Yersinia pestis is one of the most infamous microorganisms in the world- known commonly by the disease it causes: plague.
History of Yersinia pestis
The plague is first recorded during the Byzantine Empire during the reign of Justinian I, during 541 A.D. and continued to outbreak over the next 200 years, leaving over 25 million people dead (Rosen, 2007). Most commonly known for sweeping through the Old World during the Middle Ages and known as “The Black Death”, plague is on of the scariest infections in history. Starting in China during the 1300’s, this outbreak spread across trade routes and decimated an estimated 60% of all European populations (Benedictow, 2008). More recently, during the tail end of the 1800’s, plague was carried by ship routes throughout the world and had a 10 million mortality. The disease is carried by small animals such as rats, mice and squirrels, and jumps to humans through bites from fleas. The availability of small animal hosts quickly enables the transmission to a host of populations through carrier-mediated transmission.
Facts about Yersinia pestis and Plague
- There are three types of plague
- Bubonic– characterized by sudden onset of fever headache, chills with tender lymph nodes. Results from the bite of a flea and localized to the nearest lymph nodes. If not treated, can spread to the rest of the body.
- Septicemic– symptoms include fever, chills, abdominal pain, shock and bleeding into skin and organs. Skin and surrounding tissue may become necrotic (dead) and turn black. Transmissible from a flea bite or handling infected animals.
- Pneumonic– symptoms include fever, chills, weakness and a rapid onset of pneumonia with secondary symptoms of chest pain, coughing and bloody mucous. Transmissible through inhaling infectious droplets, or from untreated bubonic or septicemic infections.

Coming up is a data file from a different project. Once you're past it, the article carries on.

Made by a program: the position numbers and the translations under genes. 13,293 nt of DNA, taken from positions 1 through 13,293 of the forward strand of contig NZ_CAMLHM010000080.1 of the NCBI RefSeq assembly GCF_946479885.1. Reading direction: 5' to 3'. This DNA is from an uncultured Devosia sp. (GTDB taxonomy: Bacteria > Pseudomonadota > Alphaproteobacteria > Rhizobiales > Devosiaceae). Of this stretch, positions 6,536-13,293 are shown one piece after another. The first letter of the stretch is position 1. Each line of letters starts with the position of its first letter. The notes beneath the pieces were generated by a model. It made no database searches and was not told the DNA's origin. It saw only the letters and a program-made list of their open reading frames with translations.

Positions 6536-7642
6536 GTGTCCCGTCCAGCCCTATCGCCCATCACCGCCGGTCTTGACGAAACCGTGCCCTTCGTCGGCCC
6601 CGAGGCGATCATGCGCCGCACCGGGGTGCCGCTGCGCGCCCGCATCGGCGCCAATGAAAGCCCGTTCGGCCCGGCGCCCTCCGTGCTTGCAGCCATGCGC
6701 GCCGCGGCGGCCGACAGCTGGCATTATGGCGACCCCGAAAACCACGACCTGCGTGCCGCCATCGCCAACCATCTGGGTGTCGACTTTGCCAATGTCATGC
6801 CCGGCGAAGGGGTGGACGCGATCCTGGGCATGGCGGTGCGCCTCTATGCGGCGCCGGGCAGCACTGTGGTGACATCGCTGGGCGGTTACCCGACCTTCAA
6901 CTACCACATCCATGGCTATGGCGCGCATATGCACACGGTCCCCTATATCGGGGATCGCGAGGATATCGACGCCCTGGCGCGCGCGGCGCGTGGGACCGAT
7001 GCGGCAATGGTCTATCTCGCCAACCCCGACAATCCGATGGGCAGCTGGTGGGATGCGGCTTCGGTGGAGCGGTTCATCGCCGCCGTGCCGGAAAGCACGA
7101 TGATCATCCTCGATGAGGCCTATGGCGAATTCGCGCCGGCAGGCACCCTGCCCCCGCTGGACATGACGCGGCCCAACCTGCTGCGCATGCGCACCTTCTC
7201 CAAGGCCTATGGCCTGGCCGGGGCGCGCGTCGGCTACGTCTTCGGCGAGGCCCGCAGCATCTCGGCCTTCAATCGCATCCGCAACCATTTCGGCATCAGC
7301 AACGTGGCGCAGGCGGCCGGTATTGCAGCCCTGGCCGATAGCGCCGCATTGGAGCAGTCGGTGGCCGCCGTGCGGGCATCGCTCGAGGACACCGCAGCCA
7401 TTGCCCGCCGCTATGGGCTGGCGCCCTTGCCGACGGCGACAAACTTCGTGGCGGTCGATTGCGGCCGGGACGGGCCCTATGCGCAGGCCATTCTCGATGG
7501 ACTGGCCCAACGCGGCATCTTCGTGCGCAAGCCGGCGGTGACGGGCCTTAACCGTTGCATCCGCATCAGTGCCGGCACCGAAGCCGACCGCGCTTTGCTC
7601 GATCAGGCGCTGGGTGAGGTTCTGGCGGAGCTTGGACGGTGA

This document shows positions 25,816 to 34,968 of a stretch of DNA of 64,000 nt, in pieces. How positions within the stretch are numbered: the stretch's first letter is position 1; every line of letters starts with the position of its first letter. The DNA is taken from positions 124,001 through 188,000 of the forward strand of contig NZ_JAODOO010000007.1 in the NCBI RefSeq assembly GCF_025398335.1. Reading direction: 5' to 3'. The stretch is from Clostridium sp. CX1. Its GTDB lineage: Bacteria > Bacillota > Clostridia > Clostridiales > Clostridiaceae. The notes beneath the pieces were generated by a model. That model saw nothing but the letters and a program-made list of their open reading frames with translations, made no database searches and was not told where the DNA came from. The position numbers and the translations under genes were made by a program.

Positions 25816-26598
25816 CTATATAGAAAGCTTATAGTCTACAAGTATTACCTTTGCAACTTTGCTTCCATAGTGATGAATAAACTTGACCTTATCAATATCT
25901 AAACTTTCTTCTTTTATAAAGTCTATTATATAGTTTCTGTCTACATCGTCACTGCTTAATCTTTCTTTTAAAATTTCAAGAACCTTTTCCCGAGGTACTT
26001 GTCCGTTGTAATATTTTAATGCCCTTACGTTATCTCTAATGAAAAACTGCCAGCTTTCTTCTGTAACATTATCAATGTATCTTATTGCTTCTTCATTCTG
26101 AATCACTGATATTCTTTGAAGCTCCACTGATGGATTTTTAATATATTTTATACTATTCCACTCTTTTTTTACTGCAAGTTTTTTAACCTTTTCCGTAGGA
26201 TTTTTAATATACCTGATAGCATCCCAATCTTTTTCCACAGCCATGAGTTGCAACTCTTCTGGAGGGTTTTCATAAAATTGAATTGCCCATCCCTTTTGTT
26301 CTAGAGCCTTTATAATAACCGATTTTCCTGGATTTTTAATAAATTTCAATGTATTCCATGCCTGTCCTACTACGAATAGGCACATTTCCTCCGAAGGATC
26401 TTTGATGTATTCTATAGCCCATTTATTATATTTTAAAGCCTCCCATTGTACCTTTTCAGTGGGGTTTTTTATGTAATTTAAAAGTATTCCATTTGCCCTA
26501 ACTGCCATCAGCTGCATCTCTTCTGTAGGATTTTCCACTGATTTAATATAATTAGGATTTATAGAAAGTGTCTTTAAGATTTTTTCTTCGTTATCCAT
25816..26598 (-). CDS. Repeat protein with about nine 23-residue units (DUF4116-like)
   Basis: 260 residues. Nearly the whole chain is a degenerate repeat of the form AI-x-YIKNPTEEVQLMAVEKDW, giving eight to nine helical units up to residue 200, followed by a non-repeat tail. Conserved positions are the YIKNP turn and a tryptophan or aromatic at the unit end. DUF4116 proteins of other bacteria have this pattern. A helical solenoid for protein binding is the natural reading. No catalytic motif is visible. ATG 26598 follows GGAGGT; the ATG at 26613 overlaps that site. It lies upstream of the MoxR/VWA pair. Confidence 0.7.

- Can be treated with modern day antibiotics
- Majority of modern day infections are confined to Sub-Saharan Africa or Madagascar, but cases have been seen in the United States (Arizona Included!), Europe, and India
- Plague vaccines were available, but were decommissioned. Currently, there are several different kinds of vaccines being developed but none available for use!
- Plague is considered to be one of the first uses of bioterrorism- many invading armies would catapult bodies infected with plague into cities to kill the opposition.
- Estimates of the plague say it has a mortality rate of 90-95%
- Some historians attribute social upsets to the plague such as the Fall of Rome, the beginnings of the Renaissance and lost of influence of the Catholic Church leading to Protestantism.
Benedictow, Ole J. 2004. The Black Death 1346-1353: The Complete History. Woodbridge: Boydell Press.
Centers for Disease Control and Prevention. 2015. Yersinia Pestis. National Center for Emerging and Zoonotic Infectious Diseases (NCEZID). Division of Vector-Borne Diseases (DVBD)
Khan, I. A. (2004). Plague: the dreadful visitation occupying the human mind for centuries. Transactions of the Royal Society of Tropical Medicine and Hygiene, 98(5), 270-277.
Rosen, William (2007), Justinian’s Flea: Plague, Empire, and the Birth of Europe. Viking Adult; pg 3; ISBN 978-0-670-03855-8.